MRI-Based Iron Phenotyping and Patient Selection for Next-Generation Sequencing of Non–Homeostatic Iron Regulator Hemochromatosis Genes
Background and Aims
High serum ferritin is frequent among patients with chronic liver disease and commonly associated with hepatic iron overload. Genetic causes of high liver iron include homozygosity for the p.Cys282Tyr variant in homeostatic iron regulator (HFE) and rare variants in non-HFE genes. The aims of the present study were to describe the landscape and frequency of mutations in hemochromatosis genes and determine whether patient selection by noninvasive hepatic iron quantification using MRI improves the diagnostic yield of next-generation sequencing (NGS) in patients with hyperferritinemia.
Approach and Results
A cohort of 410 unselected liver clinic patients with high serum ferritin (defined as ≥200 μg/L for women and ≥300 μg/L for men) was investigated by HFE genotyping and abdominal MRI R2*. Forty-one (10%) patients were homozygous for the p.Cys282Tyr variant in HFE. Of the remaining 369 patients, 256 (69%) had high transferrin saturation (TSAT; ≥45%) and 199 (53%) had confirmed hepatic iron overload (liver R2* ≥70 s−1). NGS of hemochromatosis genes was carried out in 180 patients with hepatic iron overload, and likely pathogenic variants were identified in 68 of 180 (38%) patients, mainly in HFE (79%), ceruloplasmin (25%), and transferrin receptor 2 (19%). Low spleen iron (R2* <50 s−1), but not TSAT, was significantly associated with the presence of mutations. In 167 patients (93%), no monogenic cause of hepatic iron overload could be identified.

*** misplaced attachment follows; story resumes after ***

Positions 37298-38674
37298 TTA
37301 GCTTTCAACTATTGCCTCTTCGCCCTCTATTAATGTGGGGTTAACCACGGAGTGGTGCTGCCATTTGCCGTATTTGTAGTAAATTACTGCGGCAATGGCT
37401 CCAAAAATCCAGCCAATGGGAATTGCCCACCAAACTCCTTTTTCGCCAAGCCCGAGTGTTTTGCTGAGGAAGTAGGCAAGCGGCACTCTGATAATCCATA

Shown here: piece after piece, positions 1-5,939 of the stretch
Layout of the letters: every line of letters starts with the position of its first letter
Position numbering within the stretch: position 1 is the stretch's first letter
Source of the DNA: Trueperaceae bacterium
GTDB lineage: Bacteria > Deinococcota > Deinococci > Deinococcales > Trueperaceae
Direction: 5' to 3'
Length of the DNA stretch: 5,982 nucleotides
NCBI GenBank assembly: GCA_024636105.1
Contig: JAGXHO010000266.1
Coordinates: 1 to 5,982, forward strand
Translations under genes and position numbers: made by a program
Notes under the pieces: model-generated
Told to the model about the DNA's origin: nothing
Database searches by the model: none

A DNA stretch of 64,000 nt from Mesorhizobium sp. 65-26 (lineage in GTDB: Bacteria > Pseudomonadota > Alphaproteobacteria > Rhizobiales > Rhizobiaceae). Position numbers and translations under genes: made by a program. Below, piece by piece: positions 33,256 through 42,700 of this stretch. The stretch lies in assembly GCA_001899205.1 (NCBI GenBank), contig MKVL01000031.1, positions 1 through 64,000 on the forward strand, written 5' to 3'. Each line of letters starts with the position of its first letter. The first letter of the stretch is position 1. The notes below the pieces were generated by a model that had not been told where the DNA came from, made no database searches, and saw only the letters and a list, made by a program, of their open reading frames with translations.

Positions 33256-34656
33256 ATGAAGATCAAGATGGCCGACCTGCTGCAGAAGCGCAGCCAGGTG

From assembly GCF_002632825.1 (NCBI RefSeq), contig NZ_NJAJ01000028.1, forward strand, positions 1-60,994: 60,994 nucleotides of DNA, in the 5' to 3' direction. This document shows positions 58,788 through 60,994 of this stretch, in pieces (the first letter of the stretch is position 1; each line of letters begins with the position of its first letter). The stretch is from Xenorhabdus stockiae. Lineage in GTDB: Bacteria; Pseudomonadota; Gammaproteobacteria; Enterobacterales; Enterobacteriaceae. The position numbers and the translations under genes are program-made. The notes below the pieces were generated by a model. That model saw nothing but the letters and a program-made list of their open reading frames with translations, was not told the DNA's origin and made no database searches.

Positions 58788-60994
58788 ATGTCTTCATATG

In patients without homozygosity for p.Cys282Tyr, coincident pathogenic variants in HFE and non-HFE genes could explain hyperferritinemia with hepatic iron overload in a subset of patients. Unlike HFE hemochromatosis, this type of polygenic hepatic iron overload presents with variable TSAT. High ferritin in blood is an indicator of the iron storage disease, hemochromatosis. A simple genetic test establishes this diagnosis in the majority of patients affected. MRI of the abdomen can guide further genetic testing.
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